On Feb. 7, 1995, Shania Twain released her second album, The Woman in Me. The Canadian musician co-wrote the album with her then-husband, Robert John "Mutt" Lange; the latter also produced the full-length.

Although the well-crafted songwriting points to Twain's future pop success, the LP is squarely in the country realm. However, The Woman In Me has a song for every mood, as it boasts tender ballads ("The Woman in Me (Needs the Man in You)," "Raining on Our Love"), sentimental breakup songs (the piano-driven waltz "Leaving Is the Only Way Out"), searing country-rockers ("(If You're Not in It for Love) I'm Outta Here!") and kicky dancefloor fillers ("Whose Bed Have Your Boots Been Under?").

To say The Woman in Me became a blockbuster is a vast understatement. The album spawned six Canadian country No. 1 singles, and four in the U.S., with "Any Man of Mine," "(If You're Not in It for Love) I'm Outta Here!," "You Win My Love," and "No One Needs to Know" topping the charts in both countries.

These hits especially came at country from a distinctly feminist perspective, which was aligned with the strong female musicians dominating music during the '90s. The protagonist of "(If You’re Not in It for Love) I’m Outta Here!" makes it clear from the start that she's not in the mood to invest in someone who's wasting her time: "Let me make it clear / To you my dear / If you're not in it for love / I'm outta here!"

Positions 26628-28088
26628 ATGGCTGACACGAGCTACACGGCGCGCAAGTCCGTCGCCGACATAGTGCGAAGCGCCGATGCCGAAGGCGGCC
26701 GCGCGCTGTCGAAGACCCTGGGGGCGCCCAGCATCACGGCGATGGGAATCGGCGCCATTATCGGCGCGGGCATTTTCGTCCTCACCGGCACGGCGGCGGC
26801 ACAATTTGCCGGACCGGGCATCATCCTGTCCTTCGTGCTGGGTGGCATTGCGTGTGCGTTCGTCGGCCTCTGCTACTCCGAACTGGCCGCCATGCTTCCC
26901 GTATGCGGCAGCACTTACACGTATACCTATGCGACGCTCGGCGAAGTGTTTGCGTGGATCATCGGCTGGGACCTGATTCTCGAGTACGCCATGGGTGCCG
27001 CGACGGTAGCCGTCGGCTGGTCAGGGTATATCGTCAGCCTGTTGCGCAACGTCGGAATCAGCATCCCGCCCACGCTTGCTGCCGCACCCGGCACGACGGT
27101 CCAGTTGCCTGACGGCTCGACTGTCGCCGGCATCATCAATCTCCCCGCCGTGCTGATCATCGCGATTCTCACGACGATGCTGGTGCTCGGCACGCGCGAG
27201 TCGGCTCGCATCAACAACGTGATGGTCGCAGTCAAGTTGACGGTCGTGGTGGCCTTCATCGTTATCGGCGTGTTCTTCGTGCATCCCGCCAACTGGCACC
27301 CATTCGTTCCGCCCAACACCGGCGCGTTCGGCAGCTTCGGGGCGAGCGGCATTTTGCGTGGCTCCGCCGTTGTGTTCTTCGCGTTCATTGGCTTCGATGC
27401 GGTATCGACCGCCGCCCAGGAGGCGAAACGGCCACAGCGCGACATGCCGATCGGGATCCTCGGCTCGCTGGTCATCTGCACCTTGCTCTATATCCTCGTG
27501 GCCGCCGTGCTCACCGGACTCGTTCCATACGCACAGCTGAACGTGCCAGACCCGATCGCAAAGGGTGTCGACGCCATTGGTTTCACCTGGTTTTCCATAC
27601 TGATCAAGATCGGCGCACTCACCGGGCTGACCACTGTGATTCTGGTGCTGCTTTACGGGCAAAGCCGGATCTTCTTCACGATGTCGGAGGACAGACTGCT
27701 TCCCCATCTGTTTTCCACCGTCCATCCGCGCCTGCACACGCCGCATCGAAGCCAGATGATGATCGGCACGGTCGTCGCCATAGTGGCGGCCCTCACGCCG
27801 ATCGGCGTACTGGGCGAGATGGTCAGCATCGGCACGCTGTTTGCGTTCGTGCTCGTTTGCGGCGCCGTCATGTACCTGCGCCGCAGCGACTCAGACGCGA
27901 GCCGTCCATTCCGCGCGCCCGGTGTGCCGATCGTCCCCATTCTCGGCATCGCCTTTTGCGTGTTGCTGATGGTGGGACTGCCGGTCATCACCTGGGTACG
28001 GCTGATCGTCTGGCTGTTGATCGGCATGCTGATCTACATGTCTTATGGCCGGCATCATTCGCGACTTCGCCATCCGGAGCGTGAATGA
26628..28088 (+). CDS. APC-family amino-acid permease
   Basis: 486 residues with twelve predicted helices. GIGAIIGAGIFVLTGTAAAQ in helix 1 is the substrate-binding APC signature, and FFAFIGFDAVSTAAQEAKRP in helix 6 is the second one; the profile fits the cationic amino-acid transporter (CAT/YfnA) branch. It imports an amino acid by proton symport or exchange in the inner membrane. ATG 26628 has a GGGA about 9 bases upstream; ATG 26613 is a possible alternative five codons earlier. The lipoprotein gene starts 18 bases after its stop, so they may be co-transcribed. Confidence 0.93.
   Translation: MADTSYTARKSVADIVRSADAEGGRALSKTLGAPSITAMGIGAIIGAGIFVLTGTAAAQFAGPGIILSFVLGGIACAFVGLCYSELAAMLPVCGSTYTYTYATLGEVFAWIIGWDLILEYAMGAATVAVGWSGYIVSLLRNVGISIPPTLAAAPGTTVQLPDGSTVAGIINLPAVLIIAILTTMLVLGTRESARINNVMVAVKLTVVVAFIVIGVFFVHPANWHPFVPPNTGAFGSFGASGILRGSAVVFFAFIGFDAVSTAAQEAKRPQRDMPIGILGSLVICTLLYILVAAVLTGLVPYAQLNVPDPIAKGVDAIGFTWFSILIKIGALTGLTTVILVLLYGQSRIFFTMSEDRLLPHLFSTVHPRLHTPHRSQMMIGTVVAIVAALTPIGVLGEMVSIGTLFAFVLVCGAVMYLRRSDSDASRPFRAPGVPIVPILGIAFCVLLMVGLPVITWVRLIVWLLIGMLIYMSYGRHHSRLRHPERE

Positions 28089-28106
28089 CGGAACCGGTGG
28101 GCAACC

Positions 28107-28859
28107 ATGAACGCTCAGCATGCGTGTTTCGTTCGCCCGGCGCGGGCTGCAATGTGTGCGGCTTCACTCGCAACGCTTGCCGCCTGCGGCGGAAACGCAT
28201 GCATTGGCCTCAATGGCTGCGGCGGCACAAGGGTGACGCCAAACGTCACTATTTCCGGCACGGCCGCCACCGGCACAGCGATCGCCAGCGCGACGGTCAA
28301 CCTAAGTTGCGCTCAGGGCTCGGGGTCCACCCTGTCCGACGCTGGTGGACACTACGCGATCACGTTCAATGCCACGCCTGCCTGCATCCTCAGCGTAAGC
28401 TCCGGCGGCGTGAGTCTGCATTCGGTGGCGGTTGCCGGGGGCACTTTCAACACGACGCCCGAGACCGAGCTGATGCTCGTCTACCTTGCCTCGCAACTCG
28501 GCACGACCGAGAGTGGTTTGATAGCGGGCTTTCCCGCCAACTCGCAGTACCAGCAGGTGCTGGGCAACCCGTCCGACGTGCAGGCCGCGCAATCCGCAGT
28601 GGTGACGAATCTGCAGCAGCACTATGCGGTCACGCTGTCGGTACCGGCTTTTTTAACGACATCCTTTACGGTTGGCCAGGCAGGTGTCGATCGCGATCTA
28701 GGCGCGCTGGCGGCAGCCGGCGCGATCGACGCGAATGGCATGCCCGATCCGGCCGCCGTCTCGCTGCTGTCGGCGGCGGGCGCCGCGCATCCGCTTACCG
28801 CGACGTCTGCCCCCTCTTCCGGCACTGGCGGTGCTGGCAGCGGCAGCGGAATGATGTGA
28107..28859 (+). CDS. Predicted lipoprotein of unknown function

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"Any Man of Mine," which became Twain's first No. 1 country hit in the U.S., also especially resonated. Its lyrics spoke to a woman proclaiming what she wants in a partner, both from a slightly cheeky perspective ("Any man of mine'll say it fits just right / When last year's dress is just a little too tight / And anything I do or say better be okay / When I have a bad hair day") and a serious one ("Any man of mine better be proud of me").

Speaking to Maclean's magazine in 2015, Twain noted that "Any Man of Mine" "was considered to be too strong from a female perspective by radio. Not so much by the public — they were with me."

Incredibly enough, Twain achieved these milestones without touring. "I didn’t tour off The Woman in Me, and that was partly because I really felt I needed more powerful music under my belt to get out and do a really powerful show, and one where I wasn’t doing any covers -- I’d spent my whole career up until then doing covers to make a living," she told Billboard in 2017. "It was important to me to focus a lot on the songwriting, and not be touring at the same time."

Sales-wise, The Woman in Me was also a massive success. In the U.S., the RIAA certified it diamond, for 10 million albums shipped, on Nov. 17, 1997, and it is 12 times platinum overall. It was the first of three Twain albums to reach the prestigious diamond level: Come On Over earned the honor in 1999, while Up! achieved the milestone in 2003.

"We were very surprised by how big The Woman in Me became in the first place," Twain told Billboard. "So that was already something that went beyond my expectations. I really just felt very lucky, and wasn’t sure that it was even possible to get another diamond album off the back of that one."

The Woman in Me is available for streaming and purchase on Amazon.

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